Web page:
Resident scholar fellowships are awarded annually by the School for Advanced Research (SAR) to up to six scholars who have completed their research and who need time to prepare manuscripts or dissertations on topics important to the understanding of humankind. Resident scholars may approach their research from the perspective of anthropology or from related fields such as history and sociology. Scholars from the humanities and social sciences are encouraged to apply.
The resident scholar selection process is guided by the School’s longstanding commitment to support research that advances knowledge about human culture, evolution, history, and creative expression. SAR views its mission, its scholars, and its attractive campus environment as the connective tissue that supports the kinds of research that underlie its national reputation.
Competitive proposals have a strong empirical dimension, meaning that they address the facts of human life on the ground. They also situate the proposed research within a specific cultural or historical context and engage a broad scholarly literature. Applicants should make a convincing case for the intellectual significance of their projects and their potential contribution to a range of disciplines in the humanities and social sciences.
SAR’s beautiful campus nourishes the scholarly spirit, combining solitude and freedom from institutional responsibilities with a lively exchange of ideas. Resident scholars are provided with an office, low-cost housing, a stipend (amount varies according to award), library assistance, and other benefits. Books written by scholars may be considered for publication by SAR Press in its Resident Scholar Series. Fellowships involve a nine-month tenure, from September 1 through May 31.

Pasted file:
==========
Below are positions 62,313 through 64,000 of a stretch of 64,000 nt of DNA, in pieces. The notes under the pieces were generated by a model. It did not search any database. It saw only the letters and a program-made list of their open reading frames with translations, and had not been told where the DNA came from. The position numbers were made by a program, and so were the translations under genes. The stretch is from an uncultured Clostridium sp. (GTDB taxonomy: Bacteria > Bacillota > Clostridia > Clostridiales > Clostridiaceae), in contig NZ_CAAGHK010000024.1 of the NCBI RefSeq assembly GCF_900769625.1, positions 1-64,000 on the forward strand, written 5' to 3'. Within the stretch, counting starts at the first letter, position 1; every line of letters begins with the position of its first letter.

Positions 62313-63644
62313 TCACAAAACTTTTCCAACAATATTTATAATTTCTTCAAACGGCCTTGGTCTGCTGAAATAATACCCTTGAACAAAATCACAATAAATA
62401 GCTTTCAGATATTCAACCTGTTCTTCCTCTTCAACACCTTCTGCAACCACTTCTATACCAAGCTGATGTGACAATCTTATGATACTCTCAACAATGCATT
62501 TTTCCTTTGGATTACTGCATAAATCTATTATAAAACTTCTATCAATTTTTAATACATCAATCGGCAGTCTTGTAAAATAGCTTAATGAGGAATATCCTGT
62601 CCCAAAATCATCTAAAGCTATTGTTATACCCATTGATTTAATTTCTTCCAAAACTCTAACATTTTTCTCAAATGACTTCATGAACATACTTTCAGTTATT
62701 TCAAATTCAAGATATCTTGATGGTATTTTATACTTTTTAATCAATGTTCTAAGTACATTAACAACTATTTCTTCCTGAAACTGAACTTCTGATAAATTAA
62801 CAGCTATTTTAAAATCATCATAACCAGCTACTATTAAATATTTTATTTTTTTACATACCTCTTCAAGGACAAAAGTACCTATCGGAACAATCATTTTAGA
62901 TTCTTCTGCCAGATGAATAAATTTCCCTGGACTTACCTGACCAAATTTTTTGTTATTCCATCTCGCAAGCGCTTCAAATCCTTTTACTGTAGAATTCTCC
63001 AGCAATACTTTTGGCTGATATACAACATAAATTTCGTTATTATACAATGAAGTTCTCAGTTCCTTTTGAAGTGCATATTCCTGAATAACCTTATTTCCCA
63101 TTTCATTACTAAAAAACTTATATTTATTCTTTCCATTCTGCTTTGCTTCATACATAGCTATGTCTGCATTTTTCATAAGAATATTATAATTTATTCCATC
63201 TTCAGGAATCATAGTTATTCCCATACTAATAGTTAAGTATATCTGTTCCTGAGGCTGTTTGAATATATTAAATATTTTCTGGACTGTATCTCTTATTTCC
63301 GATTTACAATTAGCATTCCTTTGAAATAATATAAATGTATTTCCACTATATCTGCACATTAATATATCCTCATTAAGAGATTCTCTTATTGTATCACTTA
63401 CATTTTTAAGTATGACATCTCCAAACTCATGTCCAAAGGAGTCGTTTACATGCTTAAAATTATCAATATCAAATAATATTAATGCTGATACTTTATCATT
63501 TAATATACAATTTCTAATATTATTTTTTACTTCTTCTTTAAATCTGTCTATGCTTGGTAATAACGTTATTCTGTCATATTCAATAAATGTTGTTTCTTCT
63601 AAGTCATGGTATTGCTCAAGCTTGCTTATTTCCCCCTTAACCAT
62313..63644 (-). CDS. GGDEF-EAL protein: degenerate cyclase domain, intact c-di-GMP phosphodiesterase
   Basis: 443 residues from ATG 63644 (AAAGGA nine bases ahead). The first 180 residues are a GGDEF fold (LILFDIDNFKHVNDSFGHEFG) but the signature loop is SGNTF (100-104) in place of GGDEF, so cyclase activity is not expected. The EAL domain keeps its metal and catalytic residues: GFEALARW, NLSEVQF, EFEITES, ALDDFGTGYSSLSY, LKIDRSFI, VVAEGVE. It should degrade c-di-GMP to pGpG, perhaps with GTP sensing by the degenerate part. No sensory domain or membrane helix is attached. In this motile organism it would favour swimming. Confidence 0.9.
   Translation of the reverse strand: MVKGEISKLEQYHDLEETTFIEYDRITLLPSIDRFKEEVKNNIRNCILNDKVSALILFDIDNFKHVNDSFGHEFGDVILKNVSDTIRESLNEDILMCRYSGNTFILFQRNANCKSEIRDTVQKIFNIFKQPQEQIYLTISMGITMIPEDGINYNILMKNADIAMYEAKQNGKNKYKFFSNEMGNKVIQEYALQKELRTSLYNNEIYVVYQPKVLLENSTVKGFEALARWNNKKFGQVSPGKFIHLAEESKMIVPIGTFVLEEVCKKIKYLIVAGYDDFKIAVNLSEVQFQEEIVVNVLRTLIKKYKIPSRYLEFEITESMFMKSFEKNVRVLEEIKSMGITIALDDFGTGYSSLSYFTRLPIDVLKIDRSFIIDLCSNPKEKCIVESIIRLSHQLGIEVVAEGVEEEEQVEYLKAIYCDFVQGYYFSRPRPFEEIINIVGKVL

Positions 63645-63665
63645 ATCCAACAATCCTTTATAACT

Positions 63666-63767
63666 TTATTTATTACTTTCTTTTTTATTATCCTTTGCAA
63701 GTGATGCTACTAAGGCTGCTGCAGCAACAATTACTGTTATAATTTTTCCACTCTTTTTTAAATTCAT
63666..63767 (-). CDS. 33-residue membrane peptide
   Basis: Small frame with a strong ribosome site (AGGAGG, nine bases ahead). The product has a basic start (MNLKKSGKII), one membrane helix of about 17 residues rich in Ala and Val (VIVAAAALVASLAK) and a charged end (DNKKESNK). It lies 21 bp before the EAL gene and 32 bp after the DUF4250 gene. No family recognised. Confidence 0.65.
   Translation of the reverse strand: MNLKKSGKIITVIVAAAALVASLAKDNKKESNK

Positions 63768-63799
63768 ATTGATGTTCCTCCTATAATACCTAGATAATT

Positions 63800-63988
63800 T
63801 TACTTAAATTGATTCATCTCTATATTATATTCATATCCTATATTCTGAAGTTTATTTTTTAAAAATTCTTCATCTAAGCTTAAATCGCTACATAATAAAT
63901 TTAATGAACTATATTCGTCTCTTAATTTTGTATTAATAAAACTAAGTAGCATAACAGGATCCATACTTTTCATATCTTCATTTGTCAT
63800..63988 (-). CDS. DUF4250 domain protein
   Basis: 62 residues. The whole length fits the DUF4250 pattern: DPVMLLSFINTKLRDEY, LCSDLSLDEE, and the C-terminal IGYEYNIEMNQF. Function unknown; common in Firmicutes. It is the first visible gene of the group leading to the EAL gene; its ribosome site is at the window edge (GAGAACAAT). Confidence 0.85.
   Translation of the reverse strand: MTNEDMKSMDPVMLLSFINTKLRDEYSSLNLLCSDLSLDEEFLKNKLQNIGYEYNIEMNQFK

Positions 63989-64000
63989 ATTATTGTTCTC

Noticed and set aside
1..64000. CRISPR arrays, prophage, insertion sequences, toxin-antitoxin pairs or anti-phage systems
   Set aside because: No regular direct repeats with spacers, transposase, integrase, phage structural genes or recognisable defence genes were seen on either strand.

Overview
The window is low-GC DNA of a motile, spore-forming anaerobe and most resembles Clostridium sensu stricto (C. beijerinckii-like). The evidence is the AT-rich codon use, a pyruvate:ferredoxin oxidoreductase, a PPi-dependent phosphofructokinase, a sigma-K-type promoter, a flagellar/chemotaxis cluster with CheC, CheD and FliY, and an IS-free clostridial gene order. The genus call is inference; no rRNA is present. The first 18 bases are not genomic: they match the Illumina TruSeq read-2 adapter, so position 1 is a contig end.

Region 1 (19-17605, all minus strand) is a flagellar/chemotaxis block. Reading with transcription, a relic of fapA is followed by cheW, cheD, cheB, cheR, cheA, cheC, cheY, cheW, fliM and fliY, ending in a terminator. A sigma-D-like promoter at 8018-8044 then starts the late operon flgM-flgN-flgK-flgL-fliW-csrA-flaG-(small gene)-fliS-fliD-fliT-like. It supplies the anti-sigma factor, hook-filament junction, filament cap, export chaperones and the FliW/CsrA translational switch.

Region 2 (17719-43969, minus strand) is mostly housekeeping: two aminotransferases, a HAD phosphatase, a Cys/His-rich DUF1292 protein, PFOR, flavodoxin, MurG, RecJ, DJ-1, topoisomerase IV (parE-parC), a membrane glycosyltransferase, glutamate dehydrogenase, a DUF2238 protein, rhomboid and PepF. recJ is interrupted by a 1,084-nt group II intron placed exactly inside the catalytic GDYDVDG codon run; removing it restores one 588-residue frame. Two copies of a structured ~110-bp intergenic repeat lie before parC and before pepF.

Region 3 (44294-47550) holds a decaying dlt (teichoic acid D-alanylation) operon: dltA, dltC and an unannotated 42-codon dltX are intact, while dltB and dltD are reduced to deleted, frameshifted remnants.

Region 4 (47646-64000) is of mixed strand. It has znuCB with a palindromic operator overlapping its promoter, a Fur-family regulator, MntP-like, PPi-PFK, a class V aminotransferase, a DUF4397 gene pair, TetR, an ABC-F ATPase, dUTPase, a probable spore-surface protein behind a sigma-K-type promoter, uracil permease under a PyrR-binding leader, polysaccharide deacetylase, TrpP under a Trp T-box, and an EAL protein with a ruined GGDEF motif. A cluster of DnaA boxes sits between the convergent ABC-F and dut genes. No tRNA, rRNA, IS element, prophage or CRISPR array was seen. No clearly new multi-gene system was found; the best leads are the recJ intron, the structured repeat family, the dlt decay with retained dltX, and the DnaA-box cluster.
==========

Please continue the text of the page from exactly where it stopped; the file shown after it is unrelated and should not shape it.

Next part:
Resident Scholar fellowships are funded by the Weatherhead Foundation, the Katrin H. Lamon Endowment for Native American Art and Education, the Anne Ray Charitable Trust, and the Andrew W. Mellon Foundation.
Applications are accepted through the first Monday in November to be considered for tenure beginning September 1 of the following year. Awards are announced in March.
Two nine-month residential fellowships are available for scholars working in the humanities or social sciences. Scholars with doctorates who plan to write their books and PhD candidates who plan to write their dissertations are eligible. Find out more >
Katrin H. Lamon Fellowship
One nine-month residential fellowship is available for a Native scholar working in the humanities or the social sciences. Scholars with doctorates who plan to write their books and PhD candidates who plan to write their dissertations are eligible. Find out more >
Anne Ray Fellowship
One nine-month residential fellowship is available for a Native scholar with a Master’s or PhD in the arts, humanities, or social sciences to work on his or her own writing or curatorial project. In addition, the scholar serves as a mentor to two interns (recent graduates or graduate students) working at the Indian Arts Research Center, and therefore must demonstrate a commitment to providing mentorship. Find out more >
Two nine-month residential fellowships in Latino studies are available. Scholars with doctorates at the assistant professor level who plan to complete book-length projects and PhD candidates who plan to write their dissertations are eligible. Underrepresented scholars are especially encouraged to apply. The successful applicant(s) for this fellowship will hold a doctorate or have completed all but their dissertation toward a PhD in anthropology, history, sociology, religious studies, Latino/Chicano studies, cultural studies, or in an interdisciplinary field that incorporates two or more of these disciplines. Find out more >
We are no longer taking applications for the National Endowment for the Humanities, the Luce, or the Campbell Fellowships.
For questions, please call (505) 954-7237 or email firstname.lastname@example.org.